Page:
I like the ability to put in photos, attach digital news clippings and graphics. Say I'm focusing on a work task and want to include a list of sources. Trello gives me the opportunity to drop in a photo of the contact, incorporate an email or include a web link. The drag and drop aspect of organizing makes it simple to cut and paste to build the boards so it's not another thing to retype and recreate. It also works as a mobile app.

One click on the due date tab opens a calendar making it simple to set dates or change them.


It's also simple to add attachments from your computer or Google Drive, Dropbox, Box, OneDrive or a URL.

Trello can be displayed in a calendar view. Due dates may be organized by week or month and include complexities that come with projects that have multiple due dates.

As with any free app, there are even more options with a pay version. In this case, Trello Business Class promises to offer a "shared space for teams to collaborate, communicate and share information securely" for $8.33 per user/per month with a year's subscription. A Trello Gold option is an upgrade of $5 per month or $45 per year or can be free by inviting new members to try Trello. The Trello Gold allows uploading of larger files and access to premium or custom backgrounds, which may really not be necessary. One review saw a drawback in not being able to track time spent on projects, but if billable hours aren't a concern, that may not come into play as a requirement.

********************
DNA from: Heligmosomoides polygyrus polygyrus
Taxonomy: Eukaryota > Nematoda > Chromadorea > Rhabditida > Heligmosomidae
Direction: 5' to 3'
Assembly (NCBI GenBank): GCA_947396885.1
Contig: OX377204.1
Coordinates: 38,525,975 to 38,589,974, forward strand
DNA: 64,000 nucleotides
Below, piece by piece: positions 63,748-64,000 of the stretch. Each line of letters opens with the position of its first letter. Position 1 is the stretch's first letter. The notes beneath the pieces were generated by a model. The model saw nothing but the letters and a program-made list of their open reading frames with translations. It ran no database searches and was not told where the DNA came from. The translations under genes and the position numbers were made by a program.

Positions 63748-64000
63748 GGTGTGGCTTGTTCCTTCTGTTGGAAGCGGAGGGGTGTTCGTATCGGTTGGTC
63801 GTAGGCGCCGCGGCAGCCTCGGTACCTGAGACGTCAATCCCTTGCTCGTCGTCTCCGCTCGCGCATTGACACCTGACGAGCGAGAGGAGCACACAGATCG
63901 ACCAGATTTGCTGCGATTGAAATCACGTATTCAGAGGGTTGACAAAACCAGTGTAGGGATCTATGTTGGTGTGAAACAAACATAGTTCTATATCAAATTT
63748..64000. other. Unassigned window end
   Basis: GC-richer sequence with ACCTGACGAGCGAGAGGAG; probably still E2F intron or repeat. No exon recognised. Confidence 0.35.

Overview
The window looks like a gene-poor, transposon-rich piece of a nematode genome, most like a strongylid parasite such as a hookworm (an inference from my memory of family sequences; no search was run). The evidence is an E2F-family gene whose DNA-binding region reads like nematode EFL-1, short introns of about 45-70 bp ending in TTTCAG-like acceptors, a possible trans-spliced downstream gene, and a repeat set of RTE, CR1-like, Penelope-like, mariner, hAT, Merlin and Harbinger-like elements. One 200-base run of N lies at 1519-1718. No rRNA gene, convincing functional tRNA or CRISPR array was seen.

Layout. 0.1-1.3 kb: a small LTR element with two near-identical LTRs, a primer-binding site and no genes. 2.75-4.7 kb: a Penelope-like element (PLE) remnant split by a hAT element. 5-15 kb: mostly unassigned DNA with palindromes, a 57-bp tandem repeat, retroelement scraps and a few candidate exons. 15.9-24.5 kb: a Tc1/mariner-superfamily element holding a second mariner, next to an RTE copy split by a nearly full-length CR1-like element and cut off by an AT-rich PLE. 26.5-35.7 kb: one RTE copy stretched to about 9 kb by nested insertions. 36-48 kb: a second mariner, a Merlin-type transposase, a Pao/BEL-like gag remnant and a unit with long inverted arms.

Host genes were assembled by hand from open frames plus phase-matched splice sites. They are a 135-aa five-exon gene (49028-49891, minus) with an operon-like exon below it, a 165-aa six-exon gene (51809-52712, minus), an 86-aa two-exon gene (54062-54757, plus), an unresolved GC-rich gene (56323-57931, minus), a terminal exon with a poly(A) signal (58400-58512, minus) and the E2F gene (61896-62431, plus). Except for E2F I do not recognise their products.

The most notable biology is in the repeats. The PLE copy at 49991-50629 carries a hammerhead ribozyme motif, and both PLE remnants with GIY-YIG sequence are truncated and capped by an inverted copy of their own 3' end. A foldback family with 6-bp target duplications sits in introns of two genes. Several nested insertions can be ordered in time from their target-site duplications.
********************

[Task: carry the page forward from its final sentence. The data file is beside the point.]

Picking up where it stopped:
"Trello is an interesting and flexible solution for supporting collaboration and managing projects, as long as you're willing to experiment with how it might work best for you," Jill Duffy, a contributing editor at PCMag, wrote in an review. "If you have been considering more-traditional project management software, you might find Trello a bit too light on features, with no reporting tools, time-tracking features, or even traditional tasks as you might know them."

PCMag recommended Zoho Projects and Teamwork Projects but noted if people are looking for "something non-traditional, visually oriented, and flexible, Trello may be worth exploring."

RENEE RICHARDSON, associate editor, may be reached at 218-855-5852 or . Follow on Twitter at .